Project Leadership – Is It Different Than Functional Leadership?

It is interesting to view leadership of projects through the standard leadership lens and figure out if it is different (and perhaps more difficult) than leading in a functional organization. Leaders are used to functional organizations like sales and marketing, engineering, manufacturing, operations, finance, and human resource departments.

Projects, by their very nature, deal with the future and as a rule they involve uncertainty and risk as to whether the project, in and of itself, will be successful after all is said and done. Think about internal projects that cross functional lines, whether they be new software initiatives, improving business processes, or working on new product ideas. Inherently, the project manager/leader will need to reach out to team members who are not in their functional organization to seek input or cooperation.

I liken this to “herding cats.” When you herd cats, you get one or more of them in room but when you go to get the others, a few escape. This is a leader’s biggest challenge—getting followers on the same page, especially when the leader has no power over them. This power vacuum often occurs in volunteer settings, as there is no power over the volunteer, yet the leader needs to make progress on the project for which they are engaged.

The conventional leadership definitions of establishing a vision, having courage, strong communication skills, working effectively with others, etc. apply to project management yet each of these attributes is truly tested in a project environment. Often those most knowledgeable with the technicalities of the project will be nominated or appointed to be the project manager. That alone does not suggest that they have all the requisite skills to effectively move the project forward. The soft skills—attitude, creativity, innovation, communication skills, getting buy-in—are the skills that are most tested in a project environment since many stakeholders to the project’s success will not necessarily be involved with the day-to-day activities, yet their support and encouragement is key to success. Every project manager needs to have a strong interest in communicating with these pivotal stakeholders and has to consider this a top priority.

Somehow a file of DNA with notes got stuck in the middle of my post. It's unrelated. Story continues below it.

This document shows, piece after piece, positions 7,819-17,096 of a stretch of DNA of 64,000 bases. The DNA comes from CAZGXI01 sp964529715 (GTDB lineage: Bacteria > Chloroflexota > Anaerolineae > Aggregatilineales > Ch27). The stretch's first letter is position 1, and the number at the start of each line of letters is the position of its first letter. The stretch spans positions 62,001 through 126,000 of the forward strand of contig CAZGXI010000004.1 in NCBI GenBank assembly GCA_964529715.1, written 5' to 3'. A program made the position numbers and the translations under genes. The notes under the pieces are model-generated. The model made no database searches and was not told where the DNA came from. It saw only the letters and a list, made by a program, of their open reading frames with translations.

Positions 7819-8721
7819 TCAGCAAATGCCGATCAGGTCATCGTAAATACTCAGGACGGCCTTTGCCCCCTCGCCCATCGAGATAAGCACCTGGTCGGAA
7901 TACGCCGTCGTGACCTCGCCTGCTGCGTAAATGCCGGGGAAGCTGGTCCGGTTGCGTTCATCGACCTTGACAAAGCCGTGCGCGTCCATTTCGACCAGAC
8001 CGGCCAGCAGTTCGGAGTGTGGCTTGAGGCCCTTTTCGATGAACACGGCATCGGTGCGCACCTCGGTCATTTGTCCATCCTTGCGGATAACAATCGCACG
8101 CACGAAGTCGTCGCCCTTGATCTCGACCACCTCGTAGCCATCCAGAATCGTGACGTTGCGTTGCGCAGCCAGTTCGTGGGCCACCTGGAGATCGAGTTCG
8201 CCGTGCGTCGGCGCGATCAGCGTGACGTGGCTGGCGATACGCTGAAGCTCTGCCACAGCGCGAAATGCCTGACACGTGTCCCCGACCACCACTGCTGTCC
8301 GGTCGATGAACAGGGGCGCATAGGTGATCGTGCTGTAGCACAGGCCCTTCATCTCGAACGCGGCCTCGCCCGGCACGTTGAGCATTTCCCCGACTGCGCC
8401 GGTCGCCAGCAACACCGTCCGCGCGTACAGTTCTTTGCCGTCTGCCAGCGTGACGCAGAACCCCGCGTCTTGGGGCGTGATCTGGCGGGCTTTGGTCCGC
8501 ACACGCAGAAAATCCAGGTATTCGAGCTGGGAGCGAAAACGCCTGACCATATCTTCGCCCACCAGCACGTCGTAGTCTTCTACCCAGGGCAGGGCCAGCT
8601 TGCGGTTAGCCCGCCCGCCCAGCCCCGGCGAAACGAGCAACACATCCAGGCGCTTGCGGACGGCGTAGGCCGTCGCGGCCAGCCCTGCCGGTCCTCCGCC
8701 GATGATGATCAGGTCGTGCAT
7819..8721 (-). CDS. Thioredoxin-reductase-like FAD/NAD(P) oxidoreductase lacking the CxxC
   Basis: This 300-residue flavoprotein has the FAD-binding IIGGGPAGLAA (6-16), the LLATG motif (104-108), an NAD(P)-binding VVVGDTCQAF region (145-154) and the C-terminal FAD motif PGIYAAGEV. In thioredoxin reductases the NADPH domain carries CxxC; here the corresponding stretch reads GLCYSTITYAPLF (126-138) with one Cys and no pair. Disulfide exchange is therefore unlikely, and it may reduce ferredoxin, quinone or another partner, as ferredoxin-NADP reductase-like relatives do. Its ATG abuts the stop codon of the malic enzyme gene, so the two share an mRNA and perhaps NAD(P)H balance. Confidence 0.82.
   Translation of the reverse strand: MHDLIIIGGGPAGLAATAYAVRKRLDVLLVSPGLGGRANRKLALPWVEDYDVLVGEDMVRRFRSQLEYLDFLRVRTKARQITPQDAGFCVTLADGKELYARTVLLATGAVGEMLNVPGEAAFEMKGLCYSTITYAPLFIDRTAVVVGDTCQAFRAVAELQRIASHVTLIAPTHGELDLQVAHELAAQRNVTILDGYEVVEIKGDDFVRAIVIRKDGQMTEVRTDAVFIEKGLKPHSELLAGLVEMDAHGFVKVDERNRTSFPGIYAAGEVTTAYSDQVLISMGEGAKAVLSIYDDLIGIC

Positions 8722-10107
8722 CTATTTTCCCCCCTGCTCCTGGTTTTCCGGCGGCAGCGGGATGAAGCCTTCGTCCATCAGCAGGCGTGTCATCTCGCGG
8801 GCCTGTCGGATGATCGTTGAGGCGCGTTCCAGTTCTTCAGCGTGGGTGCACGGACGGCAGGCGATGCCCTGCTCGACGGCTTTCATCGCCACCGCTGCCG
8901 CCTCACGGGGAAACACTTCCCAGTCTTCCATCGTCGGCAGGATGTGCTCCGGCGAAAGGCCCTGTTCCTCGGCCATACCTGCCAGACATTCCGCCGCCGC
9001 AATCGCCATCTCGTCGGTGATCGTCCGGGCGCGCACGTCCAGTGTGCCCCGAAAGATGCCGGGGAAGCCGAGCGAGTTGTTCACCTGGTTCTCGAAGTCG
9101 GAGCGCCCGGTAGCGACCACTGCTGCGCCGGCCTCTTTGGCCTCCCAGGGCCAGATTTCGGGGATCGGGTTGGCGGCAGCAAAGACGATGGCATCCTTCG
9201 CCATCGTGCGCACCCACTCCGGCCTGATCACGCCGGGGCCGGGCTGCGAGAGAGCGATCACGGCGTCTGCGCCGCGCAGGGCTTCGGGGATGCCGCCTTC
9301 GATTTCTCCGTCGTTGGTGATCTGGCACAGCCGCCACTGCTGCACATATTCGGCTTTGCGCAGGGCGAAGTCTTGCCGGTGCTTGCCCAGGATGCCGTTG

How often have we seen well-intentioned project managers/leaders fail to communicate the status of a project to their various constituents? Whether the lack of communication was intended to or not, the result can be very upsetting. Communication skills are one of the keys to achieving successful project completion. And, just as important as communicating status is the often-overlooked element of listening. Project managers require finely-tuned listening skills as it will be precisely this capability of ‘hearing’ what others are communicating about the project that will be the difference between success and failure. It happens more often than we would like, but an important stakeholder may be communicating changes to a project’s scope but the project manager never really ‘hears’ them. Consequently, the project fails but if they had ‘heard’ the input from this particular stakeholder the project would have been successful.

As in all leadership values, developing leaders need to work at and practice their skills of effectively relating to others. In a project environment, this can be even more difficult as the project leader may have less jurisdiction over individuals on the teams since they do not have functional responsibility for them. Not only do project leaders need to have exquisite interpersonal skills, they need to consciously seek to use them at all phases of the project, as it will be these skills that can be the difference between success and failure.

Now ask yourself… Am I a Leader?

FacebooktwitterFacebooktwitter